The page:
The treating physician does not have to agree with the IME. If he or she disagrees with the IME’s findings, the claim is then forwarded to the commission or a judge for a hearing and determination.

MMIs Are Extremely Important to Your Benefits

The MMI is critical to your benefits. It will determine the benefits and compensation you receive from your workers’ compensation. The MMI is considered the endpoint and determines what long-term effects you will encounter from your workplace accident. It also determines fair compensation. Therefore, if the IME determines that you have an early MMI date, you may find that your benefits are decreased significantly.

Also, after an MMI is established, a worker could still be totally or partially disabled, but return to work depending on what functions he or she still has available. If the person has severe injuries and is permanently unable to work, then he or she can continue to receive benefits indefinitely or until the time limit by the state has been reached.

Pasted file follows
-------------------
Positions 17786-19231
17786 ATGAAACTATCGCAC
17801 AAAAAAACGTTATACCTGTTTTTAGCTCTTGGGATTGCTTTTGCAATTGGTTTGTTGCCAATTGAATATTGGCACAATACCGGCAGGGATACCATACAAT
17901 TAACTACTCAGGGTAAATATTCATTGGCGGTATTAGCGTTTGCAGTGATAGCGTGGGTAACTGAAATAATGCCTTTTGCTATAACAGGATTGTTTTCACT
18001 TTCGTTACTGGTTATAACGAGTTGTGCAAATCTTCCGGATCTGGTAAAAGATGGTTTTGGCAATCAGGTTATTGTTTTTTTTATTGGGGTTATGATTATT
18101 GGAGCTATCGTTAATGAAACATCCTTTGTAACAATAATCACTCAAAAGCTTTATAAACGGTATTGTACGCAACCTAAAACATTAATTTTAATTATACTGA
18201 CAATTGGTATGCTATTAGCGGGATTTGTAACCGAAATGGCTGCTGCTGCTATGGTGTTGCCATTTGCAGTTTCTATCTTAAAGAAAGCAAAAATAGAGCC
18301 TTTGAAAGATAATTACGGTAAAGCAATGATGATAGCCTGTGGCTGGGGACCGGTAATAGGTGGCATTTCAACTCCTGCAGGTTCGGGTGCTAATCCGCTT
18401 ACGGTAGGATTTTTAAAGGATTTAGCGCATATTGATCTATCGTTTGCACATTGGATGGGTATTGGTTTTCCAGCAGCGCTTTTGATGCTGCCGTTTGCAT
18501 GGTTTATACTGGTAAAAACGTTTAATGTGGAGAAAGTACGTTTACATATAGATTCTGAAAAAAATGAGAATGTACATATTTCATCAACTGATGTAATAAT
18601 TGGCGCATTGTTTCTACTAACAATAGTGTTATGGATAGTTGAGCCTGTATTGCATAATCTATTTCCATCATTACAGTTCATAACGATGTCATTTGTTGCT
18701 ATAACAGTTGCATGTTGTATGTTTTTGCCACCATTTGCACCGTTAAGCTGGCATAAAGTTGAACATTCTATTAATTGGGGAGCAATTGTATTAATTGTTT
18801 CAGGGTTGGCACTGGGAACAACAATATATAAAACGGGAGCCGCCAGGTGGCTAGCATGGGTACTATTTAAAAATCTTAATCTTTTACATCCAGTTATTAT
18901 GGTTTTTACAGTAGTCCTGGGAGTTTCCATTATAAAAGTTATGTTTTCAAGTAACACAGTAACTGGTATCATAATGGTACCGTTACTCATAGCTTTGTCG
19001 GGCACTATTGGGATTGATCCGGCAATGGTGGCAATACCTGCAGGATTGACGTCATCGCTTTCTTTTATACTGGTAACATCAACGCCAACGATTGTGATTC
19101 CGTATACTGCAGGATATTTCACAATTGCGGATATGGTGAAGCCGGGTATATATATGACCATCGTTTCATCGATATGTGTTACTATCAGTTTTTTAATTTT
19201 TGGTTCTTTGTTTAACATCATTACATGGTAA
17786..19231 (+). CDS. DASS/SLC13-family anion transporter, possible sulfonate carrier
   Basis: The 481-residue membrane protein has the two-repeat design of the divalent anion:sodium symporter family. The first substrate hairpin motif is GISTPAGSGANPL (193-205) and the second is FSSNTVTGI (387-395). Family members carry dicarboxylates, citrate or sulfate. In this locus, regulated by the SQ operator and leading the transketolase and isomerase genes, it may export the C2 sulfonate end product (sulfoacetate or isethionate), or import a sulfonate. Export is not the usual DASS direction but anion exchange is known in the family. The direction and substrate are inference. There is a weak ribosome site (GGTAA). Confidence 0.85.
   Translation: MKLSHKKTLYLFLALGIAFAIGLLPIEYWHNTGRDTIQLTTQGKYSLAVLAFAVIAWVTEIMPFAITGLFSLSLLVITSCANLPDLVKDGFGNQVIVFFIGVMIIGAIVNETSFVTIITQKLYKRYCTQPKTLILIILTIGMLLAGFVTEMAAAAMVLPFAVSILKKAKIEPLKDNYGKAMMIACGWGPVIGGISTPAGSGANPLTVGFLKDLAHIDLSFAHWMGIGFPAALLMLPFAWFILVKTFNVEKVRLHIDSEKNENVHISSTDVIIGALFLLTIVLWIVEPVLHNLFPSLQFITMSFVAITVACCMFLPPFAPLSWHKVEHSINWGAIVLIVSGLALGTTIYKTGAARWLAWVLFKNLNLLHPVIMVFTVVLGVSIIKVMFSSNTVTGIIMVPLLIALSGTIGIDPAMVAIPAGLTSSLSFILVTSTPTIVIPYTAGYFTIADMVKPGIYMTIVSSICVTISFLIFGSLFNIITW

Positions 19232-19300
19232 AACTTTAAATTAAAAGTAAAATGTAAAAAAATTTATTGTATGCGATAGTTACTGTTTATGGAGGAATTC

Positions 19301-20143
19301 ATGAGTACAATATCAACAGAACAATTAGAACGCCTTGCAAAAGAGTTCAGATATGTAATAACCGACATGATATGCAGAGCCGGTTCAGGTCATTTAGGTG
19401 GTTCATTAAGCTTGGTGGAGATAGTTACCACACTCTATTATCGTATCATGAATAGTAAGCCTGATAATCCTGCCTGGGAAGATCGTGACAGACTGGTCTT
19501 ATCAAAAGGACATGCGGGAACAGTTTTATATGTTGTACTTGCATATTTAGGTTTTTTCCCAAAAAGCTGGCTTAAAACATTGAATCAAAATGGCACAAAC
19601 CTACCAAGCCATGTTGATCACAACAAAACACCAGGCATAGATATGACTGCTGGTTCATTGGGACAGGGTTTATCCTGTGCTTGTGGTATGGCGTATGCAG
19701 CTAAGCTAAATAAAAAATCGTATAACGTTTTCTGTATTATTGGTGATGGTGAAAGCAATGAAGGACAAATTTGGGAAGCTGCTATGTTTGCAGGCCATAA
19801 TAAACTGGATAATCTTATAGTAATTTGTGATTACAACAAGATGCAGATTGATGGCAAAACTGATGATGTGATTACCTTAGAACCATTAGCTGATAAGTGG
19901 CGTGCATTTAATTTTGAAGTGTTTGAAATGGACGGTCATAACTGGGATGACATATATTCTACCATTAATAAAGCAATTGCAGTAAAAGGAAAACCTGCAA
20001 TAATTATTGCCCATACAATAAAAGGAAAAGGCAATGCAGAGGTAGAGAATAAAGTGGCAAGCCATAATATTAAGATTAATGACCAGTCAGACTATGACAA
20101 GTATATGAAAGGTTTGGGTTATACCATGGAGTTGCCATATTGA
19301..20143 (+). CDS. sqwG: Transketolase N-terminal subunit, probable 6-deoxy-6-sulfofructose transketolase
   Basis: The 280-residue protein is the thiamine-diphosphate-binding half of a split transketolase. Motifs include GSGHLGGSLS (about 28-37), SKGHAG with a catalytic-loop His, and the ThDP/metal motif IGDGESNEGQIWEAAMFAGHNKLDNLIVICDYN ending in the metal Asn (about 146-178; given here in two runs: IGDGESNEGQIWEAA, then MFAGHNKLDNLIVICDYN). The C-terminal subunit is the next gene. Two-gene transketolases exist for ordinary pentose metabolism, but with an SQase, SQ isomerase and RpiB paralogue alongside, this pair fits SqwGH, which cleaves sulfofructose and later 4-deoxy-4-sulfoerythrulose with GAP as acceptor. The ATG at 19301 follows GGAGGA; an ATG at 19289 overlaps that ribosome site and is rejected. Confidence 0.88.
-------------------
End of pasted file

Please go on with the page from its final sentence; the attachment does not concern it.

Illinois Workers’ Compensation Act

The Illinois Workers’ Compensation Act compensates workers for 66% of their weekly salary. Maximum medical improvement is important in calculating permanent partial disability (PPD) and permanent total disability (PTD) benefits. The Illinois Workers’ Compensation Commission cannot calculate these benefits until a worker has reached maximum medical improvement (MMI), as indicated by a physician.

For both of these disability categories, a worker must have suffered an injury that has caused them to have a permanent disability. A worker that is permanently injured or disfigured but is able to return to work will receive permanent partial disability, while a worker that has suffered a permanent injury but cannot return to work will receive permanent total disability.

Illinois Workers’ Compensation Commission

According to the Illinois Workers’ Compensation Commission, permanent partial disability is:

  1. the complete or partial loss of a part of the body; or
  2. the complete or partial loss of use of a part of the body; or
  3. the partial loss of use of the body as a whole.

Permanent partial disability is only paid if the injury resulted in some permanent physical impairment or loss. Often in these cases, a worker may take a lower-paying job with lighter tasks. Once a physician determines that a worker has reached MMI, the worker may be compensated for the loss of wages. This calculation is made by subtracting the average weekly wage of the lower-paying job from the average weekly wage of the pre-injury job. The worker will receive 66 2/3% of the wage differential.